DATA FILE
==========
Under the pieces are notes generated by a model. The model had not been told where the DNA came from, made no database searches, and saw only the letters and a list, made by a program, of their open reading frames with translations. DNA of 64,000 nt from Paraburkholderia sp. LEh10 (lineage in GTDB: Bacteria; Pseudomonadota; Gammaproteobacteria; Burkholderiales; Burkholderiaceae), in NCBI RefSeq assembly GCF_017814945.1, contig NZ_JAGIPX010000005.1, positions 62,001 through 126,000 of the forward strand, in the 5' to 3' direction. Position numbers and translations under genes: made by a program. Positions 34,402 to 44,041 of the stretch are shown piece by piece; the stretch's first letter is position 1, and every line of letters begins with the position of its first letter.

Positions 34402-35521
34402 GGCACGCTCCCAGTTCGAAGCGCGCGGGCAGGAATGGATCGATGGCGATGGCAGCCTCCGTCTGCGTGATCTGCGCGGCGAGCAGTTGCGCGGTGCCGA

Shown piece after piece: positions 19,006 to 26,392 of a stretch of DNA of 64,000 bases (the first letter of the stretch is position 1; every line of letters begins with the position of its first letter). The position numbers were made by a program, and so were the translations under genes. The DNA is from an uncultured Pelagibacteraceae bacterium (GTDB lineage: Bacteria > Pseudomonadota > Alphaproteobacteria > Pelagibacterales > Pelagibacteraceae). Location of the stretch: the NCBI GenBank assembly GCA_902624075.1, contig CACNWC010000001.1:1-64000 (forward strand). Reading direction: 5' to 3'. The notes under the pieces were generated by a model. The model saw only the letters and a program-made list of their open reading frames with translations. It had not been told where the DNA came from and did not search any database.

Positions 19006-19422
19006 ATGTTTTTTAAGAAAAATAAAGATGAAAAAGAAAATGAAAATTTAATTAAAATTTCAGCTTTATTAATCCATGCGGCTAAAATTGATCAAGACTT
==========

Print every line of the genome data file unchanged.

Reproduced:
Under the pieces are notes generated by a model. The model had not been told where the DNA came from, made no database searches, and saw only the letters and a list, made by a program, of their open reading frames with translations. DNA of 64,000 nt from Paraburkholderia sp. LEh10 (lineage in GTDB: Bacteria; Pseudomonadota; Gammaproteobacteria; Burkholderiales; Burkholderiaceae), in NCBI RefSeq assembly GCF_017814945.1, contig NZ_JAGIPX010000005.1, positions 62,001 through 126,000 of the forward strand, in the 5' to 3' direction. Position numbers and translations under genes: made by a program. Positions 34,402 to 44,041 of the stretch are shown piece by piece; the stretch's first letter is position 1, and every line of letters begins with the position of its first letter.

Positions 34402-35521
34402 GGCACGCTCCCAGTTCGAAGCGCGCGGGCAGGAATGGATCGATGGCGATGGCAGCCTCCGTCTGCGTGATCTGCGCGGCGAGCAGTTGCGCGGTGCCGA

Shown piece after piece: positions 19,006 to 26,392 of a stretch of DNA of 64,000 bases (the first letter of the stretch is position 1; every line of letters begins with the position of its first letter). The position numbers were made by a program, and so were the translations under genes. The DNA is from an uncultured Pelagibacteraceae bacterium (GTDB lineage: Bacteria > Pseudomonadota > Alphaproteobacteria > Pelagibacterales > Pelagibacteraceae). Location of the stretch: the NCBI GenBank assembly GCA_902624075.1, contig CACNWC010000001.1:1-64000 (forward strand). Reading direction: 5' to 3'. The notes under the pieces were generated by a model. The model saw only the letters and a program-made list of their open reading frames with translations. It had not been told where the DNA came from and did not search any database.

Positions 19006-19422
19006 ATGTTTTTTAAGAAAAATAAAGATGAAAAAGAAAATGAAAATTTAATTAAAATTTCAGCTTTATTAATCCATGCGGCTAAAATTGATCAAGACTT